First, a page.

Researchers at Johns Hopkins University used computer modeling to simulate what would happen when an asteroid collided with another object. They wanted to understand more about how asteroids form in order to help with potential asteroid mining efforts and also, in true disaster movie style, to “aid in the creation of asteroid impact and deflection strategies.”
Previous understanding of asteroids was based on work at what is called “laboratory scale,” meaning looking at the properties of rocks about the size of a fist. When researchers in the early 2000s used this data to extrapolate to what would have when a large asteroid of around 25 kilometers (15.5 miles) in diameter struck an object like a planet, their results indicated that the asteroid would be totally annihilated by the impact.
Since then, however, we’ve learned a lot more about asteroids’ composition and other physical properties. When this was taken into account, the new model showed that the asteroid would be more impervious to cracking than the previous model indicated and that it would continue to hold together even when bombarded with considerable force.
“We used to believe that the larger the object, the more easily it would break, because bigger objects are more likely to have flaws,” Charles El Mir, first author of the paper and a Ph.D.graduate from the Johns Hopkins’ Department of Mechanical Engineering, said in a statement. “Our findings, however, show that asteroids are stronger than we used to think and require more energy to be completely shattered.”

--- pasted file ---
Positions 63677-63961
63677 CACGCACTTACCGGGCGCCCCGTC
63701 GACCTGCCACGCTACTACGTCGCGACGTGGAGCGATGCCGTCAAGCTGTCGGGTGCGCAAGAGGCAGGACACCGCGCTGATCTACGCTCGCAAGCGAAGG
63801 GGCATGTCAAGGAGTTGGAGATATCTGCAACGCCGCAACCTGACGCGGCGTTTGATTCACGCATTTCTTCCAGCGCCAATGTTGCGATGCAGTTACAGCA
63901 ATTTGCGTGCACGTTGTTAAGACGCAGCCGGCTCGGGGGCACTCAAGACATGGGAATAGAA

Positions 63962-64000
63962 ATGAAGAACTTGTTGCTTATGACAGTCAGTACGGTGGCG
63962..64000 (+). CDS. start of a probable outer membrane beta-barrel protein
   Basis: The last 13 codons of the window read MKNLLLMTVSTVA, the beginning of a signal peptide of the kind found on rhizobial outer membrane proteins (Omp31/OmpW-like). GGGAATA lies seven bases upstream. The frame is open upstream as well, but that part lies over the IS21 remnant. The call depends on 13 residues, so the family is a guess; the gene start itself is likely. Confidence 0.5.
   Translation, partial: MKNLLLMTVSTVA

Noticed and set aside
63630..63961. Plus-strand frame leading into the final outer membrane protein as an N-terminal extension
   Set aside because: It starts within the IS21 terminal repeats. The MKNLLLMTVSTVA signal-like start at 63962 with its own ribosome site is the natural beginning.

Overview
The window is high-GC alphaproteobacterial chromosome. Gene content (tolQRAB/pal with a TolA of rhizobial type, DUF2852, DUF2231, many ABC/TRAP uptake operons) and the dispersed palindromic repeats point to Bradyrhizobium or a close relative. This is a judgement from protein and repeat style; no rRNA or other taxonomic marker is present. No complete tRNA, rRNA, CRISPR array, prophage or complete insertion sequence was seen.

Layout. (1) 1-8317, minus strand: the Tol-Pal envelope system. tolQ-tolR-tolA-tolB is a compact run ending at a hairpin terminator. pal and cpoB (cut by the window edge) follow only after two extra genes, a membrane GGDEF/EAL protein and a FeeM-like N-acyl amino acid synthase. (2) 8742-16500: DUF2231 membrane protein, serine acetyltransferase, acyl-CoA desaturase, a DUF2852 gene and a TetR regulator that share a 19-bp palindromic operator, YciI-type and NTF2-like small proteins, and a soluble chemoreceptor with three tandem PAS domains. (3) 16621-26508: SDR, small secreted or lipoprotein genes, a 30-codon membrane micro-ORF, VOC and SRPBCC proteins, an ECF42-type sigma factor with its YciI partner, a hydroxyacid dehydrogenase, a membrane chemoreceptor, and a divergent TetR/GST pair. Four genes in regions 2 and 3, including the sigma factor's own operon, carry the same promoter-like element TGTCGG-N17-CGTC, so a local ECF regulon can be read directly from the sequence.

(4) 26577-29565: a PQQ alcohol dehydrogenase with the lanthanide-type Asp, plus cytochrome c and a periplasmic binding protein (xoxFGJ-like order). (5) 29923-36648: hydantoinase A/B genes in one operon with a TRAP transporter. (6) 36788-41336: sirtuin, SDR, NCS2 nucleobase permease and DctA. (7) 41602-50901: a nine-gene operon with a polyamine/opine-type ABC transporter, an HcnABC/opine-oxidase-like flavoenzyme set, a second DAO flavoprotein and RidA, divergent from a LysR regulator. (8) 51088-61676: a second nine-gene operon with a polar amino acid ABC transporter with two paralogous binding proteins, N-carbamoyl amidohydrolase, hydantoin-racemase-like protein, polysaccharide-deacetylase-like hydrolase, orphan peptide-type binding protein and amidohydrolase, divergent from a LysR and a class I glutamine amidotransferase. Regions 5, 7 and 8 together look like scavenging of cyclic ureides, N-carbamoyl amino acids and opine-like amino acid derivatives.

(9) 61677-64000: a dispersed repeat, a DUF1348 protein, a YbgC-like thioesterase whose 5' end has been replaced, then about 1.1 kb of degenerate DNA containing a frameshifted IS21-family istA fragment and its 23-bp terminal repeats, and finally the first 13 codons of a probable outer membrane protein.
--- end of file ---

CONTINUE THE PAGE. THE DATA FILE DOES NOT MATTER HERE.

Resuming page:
This means we need to rethink our approach to protecting the planet from asteroids, as if one large enough to threaten Earth were to be spotted it would be difficult to destroy it. Other approaches like changing its angle of approach may be more effective. “It may sound like science fiction but a great deal of research considers asteroid collisions,” El Mir said. “For example, if there’s an asteroid coming at Earth, are we better off breaking it into small pieces, or nudging it to go a different direction? And if the latter, how much force should we hit it with to move it away without causing it to break? These are actual questions under consideration.”
The findings are published in the journal Icarus.